File photo: An anti-gender based violence protest takes place outside Parliament. Photographer: Armand Hough/African News Agency(ANA)
File photo: An anti-gender based violence protest takes place outside Parliament. Photographer: Armand Hough/African News Agency(ANA)

Justice Committee adopts two legislations aimed at fighting gender-based violence and femicide

By Tarryn-Leigh Solomons Time of article published May 30, 2021

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Johannesburg - The Portfolio Committee on Justice and Correctional Services has adopted two pieces of legislation aimed at strengthening laws fighting gender-based violence and femicide (GBVF).

Committee chairperson Bulelani Magwanishe, said levels of GBVF in the country were among the highest in the world and were seen as a second pandemic.

The Criminal Law (Sexual Offences and Related Matters) Amendment Act proposes amendments to the Criminal Law (Sexual Offences and Related Matters) Amendment Act 32 of 2007, being one of several legislative measures identified to strengthen South Africa’s response to GBVF, in particular the legislation regulating the National Register for Sex Offenders (NRSO).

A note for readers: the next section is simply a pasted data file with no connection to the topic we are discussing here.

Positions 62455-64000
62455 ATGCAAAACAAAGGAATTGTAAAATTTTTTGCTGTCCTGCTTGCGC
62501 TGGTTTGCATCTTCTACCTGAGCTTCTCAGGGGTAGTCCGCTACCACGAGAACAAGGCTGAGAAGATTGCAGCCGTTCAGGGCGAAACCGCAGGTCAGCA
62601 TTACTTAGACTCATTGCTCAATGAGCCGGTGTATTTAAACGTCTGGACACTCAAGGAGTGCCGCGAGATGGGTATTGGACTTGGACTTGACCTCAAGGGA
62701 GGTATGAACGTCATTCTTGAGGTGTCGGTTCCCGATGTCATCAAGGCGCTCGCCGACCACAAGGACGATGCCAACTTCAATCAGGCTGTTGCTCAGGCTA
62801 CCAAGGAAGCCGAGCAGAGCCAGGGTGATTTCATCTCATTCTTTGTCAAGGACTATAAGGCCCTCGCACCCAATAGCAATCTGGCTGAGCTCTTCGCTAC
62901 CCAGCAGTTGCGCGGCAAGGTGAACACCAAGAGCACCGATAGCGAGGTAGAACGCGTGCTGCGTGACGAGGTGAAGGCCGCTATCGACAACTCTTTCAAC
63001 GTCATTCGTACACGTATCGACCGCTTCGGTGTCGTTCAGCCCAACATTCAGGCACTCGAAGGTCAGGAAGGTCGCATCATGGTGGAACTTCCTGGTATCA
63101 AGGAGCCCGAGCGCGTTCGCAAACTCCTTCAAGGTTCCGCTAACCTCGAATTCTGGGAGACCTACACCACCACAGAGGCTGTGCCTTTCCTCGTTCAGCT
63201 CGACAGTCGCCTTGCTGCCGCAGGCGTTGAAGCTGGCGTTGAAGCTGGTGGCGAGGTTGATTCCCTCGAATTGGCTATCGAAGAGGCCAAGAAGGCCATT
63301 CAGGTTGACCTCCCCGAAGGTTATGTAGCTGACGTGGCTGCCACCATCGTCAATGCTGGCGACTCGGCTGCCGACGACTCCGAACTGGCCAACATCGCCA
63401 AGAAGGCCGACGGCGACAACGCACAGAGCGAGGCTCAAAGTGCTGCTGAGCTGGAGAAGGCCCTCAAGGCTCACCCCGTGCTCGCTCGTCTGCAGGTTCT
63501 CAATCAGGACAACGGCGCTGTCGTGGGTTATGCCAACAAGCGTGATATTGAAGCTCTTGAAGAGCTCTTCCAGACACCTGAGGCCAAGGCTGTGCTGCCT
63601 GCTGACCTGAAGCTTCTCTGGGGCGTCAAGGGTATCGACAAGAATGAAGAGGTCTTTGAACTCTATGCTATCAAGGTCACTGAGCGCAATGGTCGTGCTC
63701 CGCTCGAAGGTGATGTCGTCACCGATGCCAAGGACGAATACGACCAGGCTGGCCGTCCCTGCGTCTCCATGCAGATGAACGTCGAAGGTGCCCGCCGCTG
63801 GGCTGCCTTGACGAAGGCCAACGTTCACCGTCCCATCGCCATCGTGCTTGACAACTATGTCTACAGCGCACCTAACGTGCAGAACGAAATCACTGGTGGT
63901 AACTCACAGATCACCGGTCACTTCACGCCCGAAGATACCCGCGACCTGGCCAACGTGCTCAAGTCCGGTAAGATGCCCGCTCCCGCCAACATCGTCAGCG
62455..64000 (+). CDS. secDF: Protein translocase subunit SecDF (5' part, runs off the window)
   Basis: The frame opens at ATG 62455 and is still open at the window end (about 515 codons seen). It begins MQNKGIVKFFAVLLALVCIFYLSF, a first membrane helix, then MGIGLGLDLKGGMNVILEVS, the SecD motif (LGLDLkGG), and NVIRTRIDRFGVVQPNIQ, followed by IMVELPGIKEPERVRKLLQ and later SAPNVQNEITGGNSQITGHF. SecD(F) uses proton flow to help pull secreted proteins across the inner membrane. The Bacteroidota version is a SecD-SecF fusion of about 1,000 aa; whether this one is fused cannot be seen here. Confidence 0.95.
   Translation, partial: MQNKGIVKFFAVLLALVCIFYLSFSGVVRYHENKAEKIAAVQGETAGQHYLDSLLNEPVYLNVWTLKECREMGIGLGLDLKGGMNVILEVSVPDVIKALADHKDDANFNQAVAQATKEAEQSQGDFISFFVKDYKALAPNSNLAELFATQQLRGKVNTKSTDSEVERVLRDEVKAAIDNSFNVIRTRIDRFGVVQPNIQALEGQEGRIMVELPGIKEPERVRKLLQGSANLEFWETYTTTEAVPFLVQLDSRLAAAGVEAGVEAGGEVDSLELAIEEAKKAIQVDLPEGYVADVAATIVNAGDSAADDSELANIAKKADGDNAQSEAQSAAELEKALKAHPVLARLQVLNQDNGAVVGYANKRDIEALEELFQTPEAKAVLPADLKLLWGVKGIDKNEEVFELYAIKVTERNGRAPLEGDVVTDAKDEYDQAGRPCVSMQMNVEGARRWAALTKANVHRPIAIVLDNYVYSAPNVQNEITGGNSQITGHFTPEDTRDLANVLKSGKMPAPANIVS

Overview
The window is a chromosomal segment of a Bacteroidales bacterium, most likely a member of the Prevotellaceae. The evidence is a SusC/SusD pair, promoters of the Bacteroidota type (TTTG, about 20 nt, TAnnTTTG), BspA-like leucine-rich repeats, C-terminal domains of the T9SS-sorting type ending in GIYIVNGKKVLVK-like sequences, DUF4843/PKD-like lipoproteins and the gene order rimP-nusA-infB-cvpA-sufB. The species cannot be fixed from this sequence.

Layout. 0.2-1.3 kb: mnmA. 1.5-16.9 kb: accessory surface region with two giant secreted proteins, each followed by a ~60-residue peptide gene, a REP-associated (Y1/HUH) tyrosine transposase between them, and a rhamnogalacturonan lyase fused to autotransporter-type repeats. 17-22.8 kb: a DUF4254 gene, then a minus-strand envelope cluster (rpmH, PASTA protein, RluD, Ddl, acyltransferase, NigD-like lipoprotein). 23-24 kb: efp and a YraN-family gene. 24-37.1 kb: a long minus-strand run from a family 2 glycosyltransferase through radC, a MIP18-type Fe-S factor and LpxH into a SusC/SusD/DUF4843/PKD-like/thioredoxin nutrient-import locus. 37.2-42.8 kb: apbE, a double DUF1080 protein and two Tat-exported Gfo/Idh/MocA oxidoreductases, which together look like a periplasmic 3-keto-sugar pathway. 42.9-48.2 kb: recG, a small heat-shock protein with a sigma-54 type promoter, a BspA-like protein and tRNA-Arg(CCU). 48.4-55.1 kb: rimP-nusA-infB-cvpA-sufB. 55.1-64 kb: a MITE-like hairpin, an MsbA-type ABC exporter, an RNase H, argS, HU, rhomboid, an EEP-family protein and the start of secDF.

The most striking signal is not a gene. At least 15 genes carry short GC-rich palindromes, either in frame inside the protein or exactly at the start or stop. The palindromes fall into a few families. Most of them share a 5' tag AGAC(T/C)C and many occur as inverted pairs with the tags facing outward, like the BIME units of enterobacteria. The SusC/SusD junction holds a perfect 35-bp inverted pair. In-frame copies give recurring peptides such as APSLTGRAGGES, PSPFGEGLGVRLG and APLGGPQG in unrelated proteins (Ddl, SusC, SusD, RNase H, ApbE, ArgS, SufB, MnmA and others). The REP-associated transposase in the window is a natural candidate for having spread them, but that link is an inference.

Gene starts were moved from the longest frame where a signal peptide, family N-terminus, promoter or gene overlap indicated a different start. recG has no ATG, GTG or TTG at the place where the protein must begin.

The bill aims to expand the scope of the National Register for Sex Offenders (NRSO) to include the particulars of all sex offenders and not only sex offenders against children and people who are mentally disabled, and to expand the list of people who are to be protected to include other vulnerable people. It also aims to expand the ambit of the crime of incest, and introduce a new offence of sexual intimidation.

Magwanishe said the committee considered making use of the South African Police Service criminal records system as an alternative to the NRSO, which had experienced capacity constraints in the past, but decided against this after being reassured that the NRSO was able to take on the expanded function. “After much deliberation, the committee is of the view that the register should remain with the Department of Justice and Constitutional Development for now but will require careful and regular monitoring going forward.”

In terms of the Domestic Violence Bill, Magwanishe said that although legal measures couldn’t be regarded as an all-encompassing solution to address the complex social phenomenon of domestic violence, the state was obliged to promote legislation to afford effective protection to victims of violence in a domestic relationship.

“This Bill seeks to address practical challenges, gaps and anomalies which have manifested since the Act came into operation. It also aims to broaden the conduct that is regarded as domestic violence, and impose obligations on people to report domestic violence to appropriate functionaries, and extend the powers of members of the SAPS and peace officers to arrest people in connection with domestic violence. It further regulates the obtaining of protection orders against domestic violence and the powers of the court with regard to the welfare of affected children.”

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